namo

Definition from Wiktionary, the free dictionary
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See also: nǟmõ and Nam̧o

Gothic[edit]

Romanization[edit]

namō

  1. Romanization of 𐌽𐌰𐌼𐍉

Hiri Motu[edit]

Etymology[edit]

From Proto-Malayo-Polynesian *ñamuk.

Noun[edit]

namo

  1. mosquito (small flying insect of the family Culicidae, known for biting and sucking blood)

Lithuanian[edit]

Noun[edit]

namo m

  1. genitive singular of namas

Middle English[edit]

Etymology[edit]

no +‎ mo

Adverb[edit]

namo

  1. No more (of discrete items, such as would be described by mo and fewer)
    • Ther was also a Reve and a Millere, / A Somnour and a Pardoner also, / A Maunciple, and myself - ther were namo. — Geoffrey Chaucer, The Canterbury Tales, general prologue

Pali[edit]

Alternative forms[edit]

Particle[edit]

namo

  1. salutation

Usage notes[edit]

Used in formula namo + dative of person honoured.

References[edit]

namo in Pali Text Society (1921–1925), Pali-English Dictionary, London: Chipstead. (licensed under CC-BY-NC)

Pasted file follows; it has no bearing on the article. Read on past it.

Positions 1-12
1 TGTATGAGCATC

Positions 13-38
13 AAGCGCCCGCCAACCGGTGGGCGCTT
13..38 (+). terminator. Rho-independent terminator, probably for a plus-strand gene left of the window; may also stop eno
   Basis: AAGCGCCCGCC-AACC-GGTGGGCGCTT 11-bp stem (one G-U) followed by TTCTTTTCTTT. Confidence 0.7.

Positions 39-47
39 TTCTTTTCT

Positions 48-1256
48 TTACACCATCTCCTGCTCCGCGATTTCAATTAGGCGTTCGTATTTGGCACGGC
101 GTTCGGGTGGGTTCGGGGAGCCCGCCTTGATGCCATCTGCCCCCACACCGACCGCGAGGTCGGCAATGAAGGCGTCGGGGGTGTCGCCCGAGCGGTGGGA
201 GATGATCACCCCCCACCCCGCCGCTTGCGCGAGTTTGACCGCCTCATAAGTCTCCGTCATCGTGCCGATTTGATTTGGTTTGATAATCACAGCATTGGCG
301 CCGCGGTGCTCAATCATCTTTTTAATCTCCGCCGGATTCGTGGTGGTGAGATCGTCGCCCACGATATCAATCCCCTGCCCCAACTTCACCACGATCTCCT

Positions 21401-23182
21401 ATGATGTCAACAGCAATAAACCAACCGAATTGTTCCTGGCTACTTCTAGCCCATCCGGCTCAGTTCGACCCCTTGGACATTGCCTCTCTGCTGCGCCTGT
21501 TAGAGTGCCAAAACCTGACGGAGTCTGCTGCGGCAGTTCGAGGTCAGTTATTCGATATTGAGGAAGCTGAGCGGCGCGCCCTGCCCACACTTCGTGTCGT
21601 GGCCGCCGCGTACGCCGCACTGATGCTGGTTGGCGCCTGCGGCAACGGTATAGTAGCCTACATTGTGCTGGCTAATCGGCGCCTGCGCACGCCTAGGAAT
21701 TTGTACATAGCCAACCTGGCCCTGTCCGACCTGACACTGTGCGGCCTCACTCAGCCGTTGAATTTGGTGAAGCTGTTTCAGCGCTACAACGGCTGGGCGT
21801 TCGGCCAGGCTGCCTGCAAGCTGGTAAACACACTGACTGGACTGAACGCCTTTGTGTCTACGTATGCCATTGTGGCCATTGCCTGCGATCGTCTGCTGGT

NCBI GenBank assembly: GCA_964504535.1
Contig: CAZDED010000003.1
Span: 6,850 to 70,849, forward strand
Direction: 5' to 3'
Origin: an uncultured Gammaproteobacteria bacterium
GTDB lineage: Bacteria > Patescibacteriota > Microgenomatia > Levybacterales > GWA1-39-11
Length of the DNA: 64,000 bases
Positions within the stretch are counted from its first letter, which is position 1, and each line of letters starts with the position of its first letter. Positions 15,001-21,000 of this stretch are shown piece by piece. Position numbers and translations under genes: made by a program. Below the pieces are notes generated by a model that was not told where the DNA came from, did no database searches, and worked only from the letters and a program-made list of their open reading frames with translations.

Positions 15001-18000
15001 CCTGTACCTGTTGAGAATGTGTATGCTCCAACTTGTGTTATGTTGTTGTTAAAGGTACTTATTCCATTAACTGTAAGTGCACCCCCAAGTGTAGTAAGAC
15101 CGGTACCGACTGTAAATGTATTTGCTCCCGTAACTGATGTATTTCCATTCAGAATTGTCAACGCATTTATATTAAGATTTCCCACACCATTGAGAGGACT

Old Dutch[edit]

Etymology[edit]

From Proto-Germanic *namô, from Proto-Indo-European *h₁nómn̥ (name).

Noun[edit]

namo m

  1. name

Declension[edit]

Descendants[edit]


Old High German[edit]

Etymology[edit]

From Proto-Germanic *namô, whence also Old Saxon namo and Old Dutch namo, Old English nama, Old Norse nafn, Gothic 𐌽𐌰𐌼𐍉 (namō). Ultimately from Proto-Indo-European *h₁nómn̥ (name).

Noun[edit]

namo m

  1. name
  2. (grammar) noun

Declension[edit]

Derived terms[edit]

Descendants[edit]


Old Saxon[edit]

Etymology[edit]

From Proto-Germanic *namô

Noun[edit]

namo

  1. name

Declension[edit]

References[edit]

  1. Altsächsisches Elementarbuch (Germanische Bibliothek. I. Sammlung germanischer Elementar- und Handbücher. I. Reihe: Grammatiken. Fünfter Band; 2nd ed., Heidelberg, 1921) by Dr. F. Holthausen; p. 246 "namo sw. M. Name.", cp. p. 106ff.
  2. Gerhard Köbler, Altsächsisches Wörterbuch, (5. Auflage) 2014